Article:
Photobiomodulation Ranks Among “Hot Topics” in Laser Medicine
For Immediate Release
March 23, 2013, Wausau, WI – “Hot Topics” at Laser 2013 will include a Photobiomodulation Session on Friday, April 5 and Saturday, April 6 as part of the 33rd Annual Conference of the American Society for Laser Medicine & Surgery, Inc. (ASLMS), April 3-7, 2013, Boston, MA.
The purpose of the sessions is to present and discuss the latest findings on light tissue interaction and basic mechanisms of photobiomodulation, pre-clinical and clinical investigations on the critical parameters, mechanisms, and effectiveness of light as a therapy for a broad range of clinical applications.
“The photobiomodulation sessions will provide up-to-date information on the underlying science and medical benefits of low-level laser therapy. The preclinical and clinical evidence for exciting new applications of photobiomodulation will be presented including treatment of central nervous system injury and disease, neuropathic pain, and cartilage damage due to osteoarthritis. Research will be presented on the use of photobiomodulation as an effective, adjunctive therapy during cardiac and spinal surgery to accelerate healing and reduce post-surgical complications and patient recovery time. Experimental evidence on the novel use of organic LEDs for effective treatment of chronic cutaneous wounds will be presented. A common thread throughout the photobiomodulation sessions is the effectiveness of low level laser therapy as a non-invasive treatment that alters inflammatory responses, accelerates healing and does not have the negative side effects normally associated with pharmacological agents,” noted Juanita J. Anders, Ph.D., Session Director. Dr. Anders is a Professor of Anatomy, Physiology and Genetics and Professor of Neuroscience at Uniformed Services University of the Health Sciences. She has held positions within ASLMS since 1991 including, vice president, committee chair, board member, and member of the executive committee.
The sessions are designed for scientists, engineers, medical practitioners, individuals in industry and other health care professionals involved in biomedical applications of light. Session participants should have an understanding of light interaction with biological tissues and basic and clinical research.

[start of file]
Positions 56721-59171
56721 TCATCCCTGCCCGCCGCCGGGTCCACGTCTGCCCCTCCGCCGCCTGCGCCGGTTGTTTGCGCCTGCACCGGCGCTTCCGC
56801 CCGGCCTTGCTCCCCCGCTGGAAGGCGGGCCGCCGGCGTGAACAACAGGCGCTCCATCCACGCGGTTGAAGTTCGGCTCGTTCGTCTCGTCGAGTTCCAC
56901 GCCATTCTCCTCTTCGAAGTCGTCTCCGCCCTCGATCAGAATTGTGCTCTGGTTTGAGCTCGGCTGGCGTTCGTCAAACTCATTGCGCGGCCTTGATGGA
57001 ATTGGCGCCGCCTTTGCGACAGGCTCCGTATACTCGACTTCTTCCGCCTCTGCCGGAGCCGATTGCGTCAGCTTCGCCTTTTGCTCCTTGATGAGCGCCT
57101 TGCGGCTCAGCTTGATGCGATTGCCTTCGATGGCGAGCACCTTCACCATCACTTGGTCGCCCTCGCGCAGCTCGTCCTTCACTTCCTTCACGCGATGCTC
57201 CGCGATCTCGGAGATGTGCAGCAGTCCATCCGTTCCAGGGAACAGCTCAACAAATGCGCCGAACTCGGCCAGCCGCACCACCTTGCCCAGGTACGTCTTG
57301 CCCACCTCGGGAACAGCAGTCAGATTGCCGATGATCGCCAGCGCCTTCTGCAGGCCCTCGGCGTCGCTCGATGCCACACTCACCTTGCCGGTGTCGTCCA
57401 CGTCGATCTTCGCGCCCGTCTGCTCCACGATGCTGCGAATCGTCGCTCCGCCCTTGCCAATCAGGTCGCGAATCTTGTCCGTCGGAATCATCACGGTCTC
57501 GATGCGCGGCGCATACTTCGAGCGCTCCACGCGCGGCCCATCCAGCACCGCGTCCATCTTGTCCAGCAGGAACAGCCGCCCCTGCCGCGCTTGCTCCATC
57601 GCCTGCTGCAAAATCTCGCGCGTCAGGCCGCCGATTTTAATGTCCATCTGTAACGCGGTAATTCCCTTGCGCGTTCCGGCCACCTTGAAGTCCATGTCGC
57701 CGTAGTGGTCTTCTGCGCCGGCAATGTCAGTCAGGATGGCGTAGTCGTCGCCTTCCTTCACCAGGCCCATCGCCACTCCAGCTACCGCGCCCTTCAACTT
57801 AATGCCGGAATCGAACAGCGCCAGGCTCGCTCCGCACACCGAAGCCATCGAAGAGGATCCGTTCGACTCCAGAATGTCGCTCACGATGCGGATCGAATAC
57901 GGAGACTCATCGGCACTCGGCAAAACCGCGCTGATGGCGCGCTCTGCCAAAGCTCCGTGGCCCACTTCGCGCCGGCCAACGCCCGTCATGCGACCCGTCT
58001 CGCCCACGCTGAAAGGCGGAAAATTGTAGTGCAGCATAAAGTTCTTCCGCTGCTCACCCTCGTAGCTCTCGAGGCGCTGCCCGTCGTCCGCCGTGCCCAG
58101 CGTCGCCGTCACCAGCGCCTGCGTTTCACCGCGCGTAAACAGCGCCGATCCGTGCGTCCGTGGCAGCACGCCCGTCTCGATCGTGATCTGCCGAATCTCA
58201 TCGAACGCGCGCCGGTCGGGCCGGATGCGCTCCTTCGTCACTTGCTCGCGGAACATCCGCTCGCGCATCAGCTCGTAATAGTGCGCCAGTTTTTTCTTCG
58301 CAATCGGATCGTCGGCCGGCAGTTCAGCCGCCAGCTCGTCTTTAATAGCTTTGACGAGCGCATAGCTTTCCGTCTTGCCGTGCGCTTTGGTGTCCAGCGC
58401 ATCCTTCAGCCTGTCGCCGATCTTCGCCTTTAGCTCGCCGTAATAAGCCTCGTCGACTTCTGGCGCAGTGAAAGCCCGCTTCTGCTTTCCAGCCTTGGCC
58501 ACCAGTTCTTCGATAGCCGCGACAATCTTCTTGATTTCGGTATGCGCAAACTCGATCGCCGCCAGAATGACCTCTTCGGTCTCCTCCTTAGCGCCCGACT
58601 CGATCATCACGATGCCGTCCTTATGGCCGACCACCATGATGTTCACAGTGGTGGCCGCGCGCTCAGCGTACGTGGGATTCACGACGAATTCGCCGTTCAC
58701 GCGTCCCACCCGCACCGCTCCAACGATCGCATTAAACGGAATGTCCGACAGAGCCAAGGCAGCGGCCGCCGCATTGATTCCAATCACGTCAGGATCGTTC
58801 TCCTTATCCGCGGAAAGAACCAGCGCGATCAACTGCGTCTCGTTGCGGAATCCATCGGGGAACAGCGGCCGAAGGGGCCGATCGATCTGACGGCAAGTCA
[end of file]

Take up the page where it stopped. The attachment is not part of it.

“The photobiomodulation sessions at the conference will provide up-to-date information on the underlying science and medical benefits of low-level laser (light) therapy. Particular attention will be paid to the applications of photobiomodulation in dermatology, neurology (including traumatic brain injury and pain reduction), wound healing, kidney disease, and lung function. In the future, many of these medical applications may be performed using inexpensive home-use consumer devices containing safe effective light-emitting diodes,” said Michael R. Hamblin, Ph.D., Co-Director. Dr. Hamblin is an Associate Professor in the Department of Dermatology at Harvard Medical School, Principal Investigator at the Wellman Center for Photomedicine at Massachusetts General Hospital, and Member of Affiliated Faculty at the Harvard-MIT Division of Health Science and Technology.
Maria Cristina Chavantes, M.D., Ph.D. will also serve as Co-Director.
Conference Registration is $490 for members or applicants, $525 for active members of the U.S. military and $750 for non-members. Students and residents are admitted free of charge.
To register or for more information visit www.aslms.org/annualconference/annualconference, call 877-258-6028 or email email@example.com.
The American Society for Laser Medicine and Surgery, Inc. (ASLMS) is the world's largest scientific organization dedicated to promoting research, education and high standards of clinical care in the field of medical laser applications. It provides a forum for the exchange of scientific information and participates in communicating the latest developments in laser medicine and surgery to clinicians, research investigators, government and regulatory agencies, and the public.